The case of AC (a minor suing by his father and litigation friend MC) v St Georges Healthcare NHS Trust before Mrs Justice Whipple on 15 December 2015 should give claimant lawyers renewed determination to advise their clients where appropriate to apply for interim funding to purchase suitable accommodation.
Since the court set out the approach to adopt when considering applications for interim payments in Eeles v Cobham Hire Services Limited there have been many reported failed attempts by claimants seeking interim payments to enable them to buy accommodation and probably many more where claimants have been advised that an application would probably not succeed. The result has undoubtedly left many claimants having to “make do” in wholly unsuitably accommodation through no fault of their own.
The justification for the conservative approach adopted in Eeles is twofold. The first is avoid the risk of fettering the discretion of the trial judge in deciding whether to award periodical payments and for which heads of loss in cases where it was possible that such an award would be made. Further, defendants argue that releasing significant sums of money to enable the claimant to purchase and adapt accommodation or set up a care regime creates what is described as an “uneven playing field” and this should be avoided.
Eeles provides for a two staged approach to interim payments, with the underlying premise that under CPR 25.7 that the court can only award interim payments which will be no more than a reasonable proportion of the likely amount of the final judgment. Whilst that proportion can be high, the court must undertake a conservative assessment.
The first stage (Eeles 1) is for the court to assess the heads of loss which are certain to be awarded as a capital sum. In general terms the heads will be general damages, past losses to trial, accommodation costs (including future running costs) and interest. When considering an interim payment based on these losses, the court does not need to trouble itself with the likely use of the funds, save for bearing in mind as a factor any argument in relation to creating an uneven playing field.
If the assessment in this first stage provides less than the interim payment sought, the court will move to the second stage (known as Eeles 2) and consider if there are any future heads of claim which they are confident the Trial Judge will capitalise, but only if the claimant can show there is a real need for the interim payment before trial. For the most part cases that have failed are those that have progressed to the second stage.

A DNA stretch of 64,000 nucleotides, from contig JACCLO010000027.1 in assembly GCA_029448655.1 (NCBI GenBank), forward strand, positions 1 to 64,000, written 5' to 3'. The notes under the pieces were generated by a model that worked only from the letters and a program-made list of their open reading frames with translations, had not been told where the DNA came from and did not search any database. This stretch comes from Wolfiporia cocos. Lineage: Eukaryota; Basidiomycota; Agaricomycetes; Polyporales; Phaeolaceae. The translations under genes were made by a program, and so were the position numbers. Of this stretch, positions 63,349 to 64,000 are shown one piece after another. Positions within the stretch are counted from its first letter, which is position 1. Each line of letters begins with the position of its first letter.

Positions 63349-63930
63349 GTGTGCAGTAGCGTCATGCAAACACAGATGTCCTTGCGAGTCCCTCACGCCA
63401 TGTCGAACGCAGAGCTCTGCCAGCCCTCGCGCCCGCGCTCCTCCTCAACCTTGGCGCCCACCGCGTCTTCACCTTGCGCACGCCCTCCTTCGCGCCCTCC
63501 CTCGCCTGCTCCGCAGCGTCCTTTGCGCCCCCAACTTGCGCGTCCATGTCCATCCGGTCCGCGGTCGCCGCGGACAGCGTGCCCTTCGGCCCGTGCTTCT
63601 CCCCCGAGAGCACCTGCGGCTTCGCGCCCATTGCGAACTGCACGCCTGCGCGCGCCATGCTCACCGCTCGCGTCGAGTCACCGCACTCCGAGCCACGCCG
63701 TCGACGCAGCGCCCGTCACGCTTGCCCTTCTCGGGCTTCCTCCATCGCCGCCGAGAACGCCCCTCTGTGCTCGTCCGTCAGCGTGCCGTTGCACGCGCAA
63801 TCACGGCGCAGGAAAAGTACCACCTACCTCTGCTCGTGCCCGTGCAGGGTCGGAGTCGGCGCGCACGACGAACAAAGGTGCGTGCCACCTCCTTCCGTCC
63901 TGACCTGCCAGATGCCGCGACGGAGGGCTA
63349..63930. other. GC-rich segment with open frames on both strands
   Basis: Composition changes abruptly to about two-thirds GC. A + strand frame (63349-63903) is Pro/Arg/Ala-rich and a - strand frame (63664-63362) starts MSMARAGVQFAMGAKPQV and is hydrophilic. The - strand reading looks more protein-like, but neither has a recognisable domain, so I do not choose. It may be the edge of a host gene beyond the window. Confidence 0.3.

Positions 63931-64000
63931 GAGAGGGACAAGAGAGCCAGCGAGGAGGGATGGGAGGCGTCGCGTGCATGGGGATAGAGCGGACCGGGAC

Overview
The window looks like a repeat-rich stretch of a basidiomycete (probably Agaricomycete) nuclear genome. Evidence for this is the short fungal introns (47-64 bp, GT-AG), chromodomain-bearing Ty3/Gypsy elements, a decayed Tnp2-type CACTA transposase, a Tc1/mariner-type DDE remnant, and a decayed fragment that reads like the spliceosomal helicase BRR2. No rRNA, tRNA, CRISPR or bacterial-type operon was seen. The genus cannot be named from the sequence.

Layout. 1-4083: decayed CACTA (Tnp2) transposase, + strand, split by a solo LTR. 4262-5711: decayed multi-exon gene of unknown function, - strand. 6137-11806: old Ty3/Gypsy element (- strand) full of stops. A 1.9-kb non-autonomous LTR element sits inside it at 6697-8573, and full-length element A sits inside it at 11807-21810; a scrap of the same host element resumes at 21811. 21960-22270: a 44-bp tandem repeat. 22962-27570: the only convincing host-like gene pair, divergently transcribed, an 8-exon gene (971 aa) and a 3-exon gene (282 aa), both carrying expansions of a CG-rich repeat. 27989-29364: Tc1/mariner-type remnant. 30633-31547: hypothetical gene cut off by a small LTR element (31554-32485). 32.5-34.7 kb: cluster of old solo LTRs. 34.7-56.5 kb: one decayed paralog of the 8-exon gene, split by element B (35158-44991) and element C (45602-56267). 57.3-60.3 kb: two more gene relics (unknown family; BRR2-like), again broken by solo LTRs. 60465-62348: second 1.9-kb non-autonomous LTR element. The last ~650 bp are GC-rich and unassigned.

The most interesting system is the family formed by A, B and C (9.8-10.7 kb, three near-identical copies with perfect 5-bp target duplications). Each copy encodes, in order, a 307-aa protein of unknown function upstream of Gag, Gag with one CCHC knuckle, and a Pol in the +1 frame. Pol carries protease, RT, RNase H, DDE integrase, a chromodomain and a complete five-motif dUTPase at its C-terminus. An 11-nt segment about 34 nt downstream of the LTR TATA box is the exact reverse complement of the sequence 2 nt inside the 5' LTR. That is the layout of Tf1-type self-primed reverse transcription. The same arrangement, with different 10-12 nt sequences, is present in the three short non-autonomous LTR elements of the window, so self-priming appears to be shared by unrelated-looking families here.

AC was concerned with an application on behalf of 7 year old claimant for an interim payment of £1,203,300 to enable him to purchase appropriate accommodation and to buy in care and therapies. The claimant had suffered significant brain damage at birth due to the defendants’ negligence and whilst he was left with some mobility issues he was not so impaired that there was a requirement for significant adaptations to the property.
The defendant accepted that the property in which the claimant lived with his family was not suitable and that he would need to live with his family for the foreseeable future, but they considered it more appropriate for the family to rent a property and allow the Trial Judge to decide what the best accommodation model would be. The Court rejected the defendant’s argument noting that there was no authority to say a claimant was required to rent. Mrs Justice Whipple assessed accommodation costs on a standard Roberts v Johnstone basis and also took into account adaptation and running costs. On a conservative basis she assessed the likely award for losses certain to be awarded as a capital sum at £1,337,000 and took 90% as a reasonable proportion, giving the claimant the full interim payment requested. It was not necessary to consider Eeles 2 but Mrs Justice Whipple noted that even if she had found it necessary to move onto this stage she would still have awarded the interim payment. She indicated that she would have found that the claimant needed the interim payment now and further that she was confident the trial judge would have capitalised other future losses, such as loss of earnings, to enable a home to be purchased.
The claimant was probably assisted in the case by the fact that this was the first interim payment request and further that the defendant had not produced evidence, but the decision is good authority that all is not lost and that in appropriate cases, claimant’s solicitors can and should press for interim payments to avoid claimants having to make do for longer than is strictly necessary.